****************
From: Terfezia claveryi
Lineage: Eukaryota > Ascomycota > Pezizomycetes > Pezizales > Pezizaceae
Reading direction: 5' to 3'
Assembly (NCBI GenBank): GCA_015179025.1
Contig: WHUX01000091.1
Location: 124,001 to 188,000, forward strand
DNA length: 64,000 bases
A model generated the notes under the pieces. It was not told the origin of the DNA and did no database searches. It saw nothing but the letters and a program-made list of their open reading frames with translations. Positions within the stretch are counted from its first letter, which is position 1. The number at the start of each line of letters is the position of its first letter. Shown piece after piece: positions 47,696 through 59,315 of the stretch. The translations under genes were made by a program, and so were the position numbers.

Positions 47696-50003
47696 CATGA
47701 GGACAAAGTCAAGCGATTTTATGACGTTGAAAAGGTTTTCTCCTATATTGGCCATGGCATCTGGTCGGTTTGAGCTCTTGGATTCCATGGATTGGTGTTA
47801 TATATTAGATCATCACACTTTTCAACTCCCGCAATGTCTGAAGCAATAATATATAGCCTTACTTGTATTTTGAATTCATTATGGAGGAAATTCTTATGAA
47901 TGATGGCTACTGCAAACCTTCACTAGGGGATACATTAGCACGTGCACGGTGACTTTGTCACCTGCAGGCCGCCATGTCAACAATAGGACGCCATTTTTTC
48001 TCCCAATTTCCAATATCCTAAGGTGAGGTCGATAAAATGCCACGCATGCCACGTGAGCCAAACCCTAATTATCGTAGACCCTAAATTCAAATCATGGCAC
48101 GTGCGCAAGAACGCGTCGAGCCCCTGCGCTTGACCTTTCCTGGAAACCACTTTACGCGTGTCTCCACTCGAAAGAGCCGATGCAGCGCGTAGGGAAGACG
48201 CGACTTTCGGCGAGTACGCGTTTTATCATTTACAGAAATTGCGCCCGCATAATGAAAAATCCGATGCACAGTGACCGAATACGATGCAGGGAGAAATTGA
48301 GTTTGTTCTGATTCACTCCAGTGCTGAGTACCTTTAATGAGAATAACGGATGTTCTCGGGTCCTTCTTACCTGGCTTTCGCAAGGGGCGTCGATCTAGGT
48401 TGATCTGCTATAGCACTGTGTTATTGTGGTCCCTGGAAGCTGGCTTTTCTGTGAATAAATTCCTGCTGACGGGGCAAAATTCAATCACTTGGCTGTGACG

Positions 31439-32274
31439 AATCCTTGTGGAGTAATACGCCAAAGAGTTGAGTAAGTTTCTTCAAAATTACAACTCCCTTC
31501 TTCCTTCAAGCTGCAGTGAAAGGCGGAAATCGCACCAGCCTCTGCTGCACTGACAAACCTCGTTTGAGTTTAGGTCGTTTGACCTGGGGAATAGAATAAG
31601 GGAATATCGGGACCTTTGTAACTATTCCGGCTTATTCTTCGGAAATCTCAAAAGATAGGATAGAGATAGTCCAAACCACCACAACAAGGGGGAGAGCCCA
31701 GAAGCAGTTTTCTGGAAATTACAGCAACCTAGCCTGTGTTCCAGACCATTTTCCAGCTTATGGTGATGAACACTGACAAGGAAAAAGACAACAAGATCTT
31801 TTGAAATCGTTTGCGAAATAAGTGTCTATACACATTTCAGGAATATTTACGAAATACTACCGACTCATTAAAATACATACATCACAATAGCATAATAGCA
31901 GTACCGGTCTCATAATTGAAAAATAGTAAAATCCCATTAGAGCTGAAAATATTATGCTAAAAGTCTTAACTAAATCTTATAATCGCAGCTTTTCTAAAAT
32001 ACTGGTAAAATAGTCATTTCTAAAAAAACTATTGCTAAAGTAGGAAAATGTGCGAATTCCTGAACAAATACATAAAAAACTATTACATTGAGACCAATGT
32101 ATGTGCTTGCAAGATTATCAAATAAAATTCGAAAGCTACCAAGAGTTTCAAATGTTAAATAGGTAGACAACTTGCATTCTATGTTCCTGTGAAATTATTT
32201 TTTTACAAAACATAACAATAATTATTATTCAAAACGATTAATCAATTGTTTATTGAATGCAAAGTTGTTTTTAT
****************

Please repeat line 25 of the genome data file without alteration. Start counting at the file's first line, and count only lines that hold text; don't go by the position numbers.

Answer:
31901 GTACCGGTCTCATAATTGAAAAATAGTAAAATCCCATTAGAGCTGAAAATATTATGCTAAAAGTCTTAACTAAATCTTATAATCGCAGCTTTTCTAAAAT